While Alpaugh, a who is himself the author of two collections of poetry and the proprietor of a small chapbook press (and thereby, a contributor to the very "overproduction" of poetry he finds problematic), concludes by quoting Ezra Pound  ("The weeder is supremely needed, if the Garden of the Muses is to persist as a garden."), he admittedly hasn't got a clue about how the pruning should begin:   
Every now and then someone asks me, "Who are the best poets writing today?" My answer? "I have no idea." Nor do I believe that anyone else does. I do have an uneasy feeling that a Blake and a Dickinson may be buried in the overgrowth, and I fear that neither current nor future readers may get to enjoy their art. That would be the most devastating result of the new math of poetry...
Although Alpaugh's arguments speak to the raw numbers of the "poetry marketplace," as a fellow "independent" writer I would beg to differ from him on several key points.
However else one might wish to characterize those who teach in creative writing programs at colleges and universities around the country, I suspect the majority are in non-tenure track teaching positions.  Some may, in fact, be adjuncts.  Most are struggling just to make ends meet and pay back their college loans.  They do not, in any meaningful sense of the term, constitute an "elite."   The fact that they feel obliged to continually bolster their professional credentials with publications in the ever increasing number of literary magazines and journals says more about their vulnerability in a shrinking job market than it does about their junior officer status in some vast poetry oligarchy.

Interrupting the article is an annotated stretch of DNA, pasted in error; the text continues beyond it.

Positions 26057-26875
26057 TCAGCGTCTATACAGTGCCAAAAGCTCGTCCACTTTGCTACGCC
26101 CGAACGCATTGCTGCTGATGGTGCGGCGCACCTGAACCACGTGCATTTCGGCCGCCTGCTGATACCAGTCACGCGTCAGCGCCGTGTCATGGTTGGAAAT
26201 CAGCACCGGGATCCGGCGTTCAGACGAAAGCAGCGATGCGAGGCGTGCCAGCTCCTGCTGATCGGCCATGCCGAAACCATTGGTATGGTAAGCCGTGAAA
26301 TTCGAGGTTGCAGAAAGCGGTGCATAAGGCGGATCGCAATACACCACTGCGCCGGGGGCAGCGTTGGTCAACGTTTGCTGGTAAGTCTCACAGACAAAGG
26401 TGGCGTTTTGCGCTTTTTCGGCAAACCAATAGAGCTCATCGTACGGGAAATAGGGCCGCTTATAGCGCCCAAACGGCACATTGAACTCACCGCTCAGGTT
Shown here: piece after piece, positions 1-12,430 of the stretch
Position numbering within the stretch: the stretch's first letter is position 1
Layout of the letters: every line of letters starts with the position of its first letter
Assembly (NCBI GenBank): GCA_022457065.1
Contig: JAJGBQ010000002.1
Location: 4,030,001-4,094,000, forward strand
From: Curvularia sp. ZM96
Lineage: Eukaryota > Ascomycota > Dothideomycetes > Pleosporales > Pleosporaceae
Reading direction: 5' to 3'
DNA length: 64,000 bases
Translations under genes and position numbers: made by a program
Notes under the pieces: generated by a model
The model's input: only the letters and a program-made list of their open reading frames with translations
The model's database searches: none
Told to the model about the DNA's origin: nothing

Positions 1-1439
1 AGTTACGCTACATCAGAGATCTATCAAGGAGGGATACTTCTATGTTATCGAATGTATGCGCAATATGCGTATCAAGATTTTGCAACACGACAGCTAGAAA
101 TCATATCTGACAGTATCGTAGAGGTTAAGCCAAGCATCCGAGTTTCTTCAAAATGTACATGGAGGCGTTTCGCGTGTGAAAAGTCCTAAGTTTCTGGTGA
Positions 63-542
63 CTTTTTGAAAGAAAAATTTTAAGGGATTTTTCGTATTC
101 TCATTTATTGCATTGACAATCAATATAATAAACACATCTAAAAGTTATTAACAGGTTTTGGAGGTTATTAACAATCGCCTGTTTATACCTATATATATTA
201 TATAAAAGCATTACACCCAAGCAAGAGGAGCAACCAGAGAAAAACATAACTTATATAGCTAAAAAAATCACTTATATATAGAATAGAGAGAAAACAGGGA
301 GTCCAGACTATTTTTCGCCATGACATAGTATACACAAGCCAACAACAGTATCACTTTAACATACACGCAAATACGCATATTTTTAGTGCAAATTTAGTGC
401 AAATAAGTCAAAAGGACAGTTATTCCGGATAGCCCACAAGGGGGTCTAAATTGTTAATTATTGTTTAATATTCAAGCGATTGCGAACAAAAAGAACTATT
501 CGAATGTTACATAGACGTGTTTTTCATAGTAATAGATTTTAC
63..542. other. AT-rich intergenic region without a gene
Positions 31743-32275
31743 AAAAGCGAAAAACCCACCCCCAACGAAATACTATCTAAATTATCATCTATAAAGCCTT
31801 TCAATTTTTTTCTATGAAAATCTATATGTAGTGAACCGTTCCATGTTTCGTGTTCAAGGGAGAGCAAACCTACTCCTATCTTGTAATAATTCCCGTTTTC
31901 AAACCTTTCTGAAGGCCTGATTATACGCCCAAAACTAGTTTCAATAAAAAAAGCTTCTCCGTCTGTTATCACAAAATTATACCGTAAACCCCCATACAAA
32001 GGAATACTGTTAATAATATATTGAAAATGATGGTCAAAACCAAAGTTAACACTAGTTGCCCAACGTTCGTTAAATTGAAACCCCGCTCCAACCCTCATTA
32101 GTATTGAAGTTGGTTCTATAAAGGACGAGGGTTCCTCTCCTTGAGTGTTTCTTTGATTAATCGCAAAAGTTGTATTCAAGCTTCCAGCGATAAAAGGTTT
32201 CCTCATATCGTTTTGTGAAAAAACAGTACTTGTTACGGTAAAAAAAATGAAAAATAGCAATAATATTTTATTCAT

Secondly, and perhaps more tellingly, Alspaugh seems to think that "self-validation" or some similar vaguely narcissistic permutation of the impulse toward individual fame and self-expression is the primary driving force behind the desire to be "a published poet" in America.  Based on my twenty-three years of choosing poems by what are for the most part "non-professional" poets for publication in this newspaper, I would argue precisely the opposite. 
Most of the poets we've published over the years have no illusions about fame and success.  They know that writing poetry is a sure ticket to obscurity in our multimedia driven consumer culture.  They persist in their craft in order to explore the capacities of language to engage with their experience and participate in a community of shared values.  They desire neither "literary immortality" nor their "15 minutes of fame," but rather the opportunity to enter into the larger conversation that is literature across the generations and historical epochs.  In the end, they merely seek to contribute the most essential trace of human presence: the word, the sign, the voice. 
--R.D. Pohl